There are a lot of different ways you could approach this problem. Sort of depends on what kind of results you're hoping to get for your particular situation. I'm going to break up my answer into sections, as this will be a longer reply because I want to provide as much context as possible to the problems you will face with building a job/candidate recommender as they are quite numerous.
Some suggestions on how to deal with your current problem:
Your biggest challenge is data sparsity, so a few suggestions:
- If you're not already, use a Factorization Machine as your core model. At least until you're ready to implement a more complicated neural net or something. FMs deal with sparse conditions really well and can take in the wide variety of data & embeddings that you're going to be using in this kind of task. Just doing this alone I think will get you on track to solving the problem you're talking about.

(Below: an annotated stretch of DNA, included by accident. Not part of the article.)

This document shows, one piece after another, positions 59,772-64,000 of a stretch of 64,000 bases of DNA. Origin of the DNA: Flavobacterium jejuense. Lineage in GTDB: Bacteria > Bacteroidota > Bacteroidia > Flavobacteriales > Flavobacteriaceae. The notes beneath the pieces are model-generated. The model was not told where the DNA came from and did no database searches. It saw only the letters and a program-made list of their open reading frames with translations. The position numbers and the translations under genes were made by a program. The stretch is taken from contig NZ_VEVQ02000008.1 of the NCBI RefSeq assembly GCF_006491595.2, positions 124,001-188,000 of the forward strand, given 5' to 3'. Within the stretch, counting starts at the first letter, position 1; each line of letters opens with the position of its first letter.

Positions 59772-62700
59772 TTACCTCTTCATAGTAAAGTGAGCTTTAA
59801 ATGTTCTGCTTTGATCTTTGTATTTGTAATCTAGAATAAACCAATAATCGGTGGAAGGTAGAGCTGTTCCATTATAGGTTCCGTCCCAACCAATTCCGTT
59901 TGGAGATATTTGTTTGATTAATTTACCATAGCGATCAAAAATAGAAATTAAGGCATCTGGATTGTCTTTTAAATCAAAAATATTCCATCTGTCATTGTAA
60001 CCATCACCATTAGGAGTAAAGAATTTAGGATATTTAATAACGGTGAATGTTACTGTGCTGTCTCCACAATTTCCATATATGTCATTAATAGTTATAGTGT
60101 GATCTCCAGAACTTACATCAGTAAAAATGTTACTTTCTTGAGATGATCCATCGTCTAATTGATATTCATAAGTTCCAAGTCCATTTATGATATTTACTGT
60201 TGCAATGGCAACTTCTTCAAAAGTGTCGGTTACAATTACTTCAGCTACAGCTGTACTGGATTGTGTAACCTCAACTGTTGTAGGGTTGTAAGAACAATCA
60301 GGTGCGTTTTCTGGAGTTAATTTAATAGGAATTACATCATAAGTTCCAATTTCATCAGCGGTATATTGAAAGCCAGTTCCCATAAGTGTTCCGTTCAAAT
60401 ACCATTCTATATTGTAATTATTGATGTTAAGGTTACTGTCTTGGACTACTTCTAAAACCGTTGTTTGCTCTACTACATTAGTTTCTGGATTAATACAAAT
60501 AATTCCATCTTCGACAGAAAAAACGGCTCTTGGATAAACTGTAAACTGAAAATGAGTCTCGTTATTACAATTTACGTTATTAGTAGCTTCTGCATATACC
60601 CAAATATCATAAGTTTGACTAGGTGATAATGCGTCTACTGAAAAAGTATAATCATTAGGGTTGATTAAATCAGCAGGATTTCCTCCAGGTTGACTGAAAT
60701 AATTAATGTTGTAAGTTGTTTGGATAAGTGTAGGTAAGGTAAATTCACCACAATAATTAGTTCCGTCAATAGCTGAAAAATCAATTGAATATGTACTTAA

- You need to define features to make impressions more dense. An example could literally be consolidating companies with sparse histories into segments:
['Netflix', 'Facebook', 'ComputerVisionCompaniesUnder10Employees', ...]
Then from now on any company that falls under the category of
ComputerVisionCompaniesUnder10Employees will only be represented as that label.
You then need to one-hot-encode normalized job title as a separate feature from company and candidate.
Given how FMs work, you shouldn't need to do this, just including the feature should accomplish the same thing, but I've noticed that sometimes explicitly replacing companies labels like that does boost performance quite considerably.